I have become close to a father and his two children who are seeking asylum. I met them in mid-October when I traveled with a multi-faith delegation from Chicagoland to Matamoros, Mexico.
These past four months I have held in my heart the images and stories of 9-year-old Belen, 4-year-old Stiven, and their loving father, Mario. We have talked and texted through WhatsApp. Mario has shared their challenges of living in a tent, dealing with respiratory illnesses—which landed Belen in a hospital, and struggling with the monotony of being caught in legal limbo, not to mention the lack of school for the kids other than one hour a day provided by volunteers.
When I first met Mario, he was a week away from his first asylum hearing. He asked me to help him with his asylum application that was in English. I was so touched by his story and how he interacted with his children that I secured a lawyer for him on a “low bono” basis and agreed to be his sponsor. Over time I found myself committing to do whatever it may take to get this beautiful family settled in the United States. As his Feb. 14 asylum hearing approached, I realized that I could not miss it.
On the evening of Wednesday, Feb. 12, I missed my connection in Houston and crashed on the couch of a colleague. The Lyft driver that drove me to the airport told me that he received asylum two years earlier, that he’s from Cuba where his family was persecuted. He said, “I spent 32 days in the freezing cold detention center and 14 days in solitary confinement because there was no space in the regular prison. I almost went crazy it was so awful, but you know what, I’d do it again if it meant that I could stay in the United States.” He said, “I don’t know if people are aware how great this country really is. I’m so glad to be here. I’d do whatever I had to just to be able to live here.”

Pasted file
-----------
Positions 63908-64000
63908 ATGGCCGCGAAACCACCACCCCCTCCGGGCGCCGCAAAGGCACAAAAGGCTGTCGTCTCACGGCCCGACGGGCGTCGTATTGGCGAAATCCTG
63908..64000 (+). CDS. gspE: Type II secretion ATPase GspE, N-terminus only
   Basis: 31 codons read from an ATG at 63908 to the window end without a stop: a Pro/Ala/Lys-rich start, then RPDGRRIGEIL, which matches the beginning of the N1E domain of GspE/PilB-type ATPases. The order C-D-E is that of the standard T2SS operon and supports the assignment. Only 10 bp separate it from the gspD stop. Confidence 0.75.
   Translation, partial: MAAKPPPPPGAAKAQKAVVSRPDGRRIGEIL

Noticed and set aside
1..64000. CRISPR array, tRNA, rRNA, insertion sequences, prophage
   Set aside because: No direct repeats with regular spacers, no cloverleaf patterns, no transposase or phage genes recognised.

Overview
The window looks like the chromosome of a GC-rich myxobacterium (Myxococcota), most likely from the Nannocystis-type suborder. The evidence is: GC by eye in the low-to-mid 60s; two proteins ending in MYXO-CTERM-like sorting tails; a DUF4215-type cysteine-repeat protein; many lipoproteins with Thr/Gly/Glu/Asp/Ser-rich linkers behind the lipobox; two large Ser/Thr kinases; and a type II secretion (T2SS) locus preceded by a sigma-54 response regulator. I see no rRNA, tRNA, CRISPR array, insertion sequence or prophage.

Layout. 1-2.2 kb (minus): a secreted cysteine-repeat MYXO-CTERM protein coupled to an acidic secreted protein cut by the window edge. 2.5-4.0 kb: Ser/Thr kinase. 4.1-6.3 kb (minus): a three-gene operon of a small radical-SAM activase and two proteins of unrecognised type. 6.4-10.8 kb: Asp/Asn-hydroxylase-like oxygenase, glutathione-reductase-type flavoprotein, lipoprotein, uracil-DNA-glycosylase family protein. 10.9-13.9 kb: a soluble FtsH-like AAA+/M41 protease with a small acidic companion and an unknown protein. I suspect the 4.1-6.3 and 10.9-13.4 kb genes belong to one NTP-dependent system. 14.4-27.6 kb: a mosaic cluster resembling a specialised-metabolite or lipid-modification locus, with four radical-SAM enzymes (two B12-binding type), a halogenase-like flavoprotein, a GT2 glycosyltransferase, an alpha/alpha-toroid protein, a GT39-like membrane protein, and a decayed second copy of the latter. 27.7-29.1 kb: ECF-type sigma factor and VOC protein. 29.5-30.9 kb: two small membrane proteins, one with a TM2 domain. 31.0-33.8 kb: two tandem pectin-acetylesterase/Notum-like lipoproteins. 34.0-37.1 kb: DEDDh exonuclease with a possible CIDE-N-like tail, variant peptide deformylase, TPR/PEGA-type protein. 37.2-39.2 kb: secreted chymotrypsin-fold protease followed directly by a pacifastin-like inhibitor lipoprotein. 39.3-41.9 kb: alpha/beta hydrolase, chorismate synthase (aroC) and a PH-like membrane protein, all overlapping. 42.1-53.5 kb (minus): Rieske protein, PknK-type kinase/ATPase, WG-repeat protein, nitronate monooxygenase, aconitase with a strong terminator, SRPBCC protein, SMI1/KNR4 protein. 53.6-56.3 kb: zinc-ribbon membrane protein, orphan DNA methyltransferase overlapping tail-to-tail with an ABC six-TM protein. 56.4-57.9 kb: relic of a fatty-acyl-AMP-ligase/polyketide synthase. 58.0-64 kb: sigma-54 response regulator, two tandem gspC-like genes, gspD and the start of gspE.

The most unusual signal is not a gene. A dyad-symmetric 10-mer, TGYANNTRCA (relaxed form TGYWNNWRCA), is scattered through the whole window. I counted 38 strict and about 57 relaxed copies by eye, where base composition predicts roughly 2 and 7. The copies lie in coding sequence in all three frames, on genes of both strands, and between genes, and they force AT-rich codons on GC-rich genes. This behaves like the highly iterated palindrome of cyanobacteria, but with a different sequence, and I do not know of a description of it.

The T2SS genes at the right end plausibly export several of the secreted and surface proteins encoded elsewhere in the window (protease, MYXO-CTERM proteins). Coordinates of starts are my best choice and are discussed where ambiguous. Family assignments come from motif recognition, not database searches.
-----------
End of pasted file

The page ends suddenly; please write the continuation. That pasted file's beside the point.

I encountered similar determination and strength of spirit in Matamoros both in October and my recent trip. In October, I encountered squalid conditions. Even though the number of refugees has tripled to over 3,000, it feels now like an organized refugee camp. Instead of five poorly maintained port-a-potties, there are now 60 clean ones clearly marked for women and men. Purified water stations and showers are available. These improvements come from Team Brownsville. World Central Kitchen, headed by Jose Andres, has partnered with Team Brownsville to prepare two healthy meals a day, served under a giant tent.
The dire poverty is still quite visible. Many tents are as crowded together as they used to be. It is like a concentration camp with one border they can’t cross, and it’s too dangerous to go more than a couple blocks into town. The river is horribly contaminated; a number of people have died from going swimming. It is not a place for children and yet a lot of children are there, but not as many as there were in October. An estimated 700 children have been pushed across this specific border into the custody of the Brownsville Border Patrol by parents denied asylum. Desperate, these parents hope somehow their children will find a better life than what they believe they can provide. Truly heartbreaking.
After a full day among the refugees and learning more and more stories from people who are fleeing violence, I met with the lawyer, Cathy Potter, and learned that most of the asylum seekers have no lawyers and without a lawyer, it is virtually impossible to be granted asylum. A lawyer increases the chances by 17-fold, but even still, the odds are stacked against success.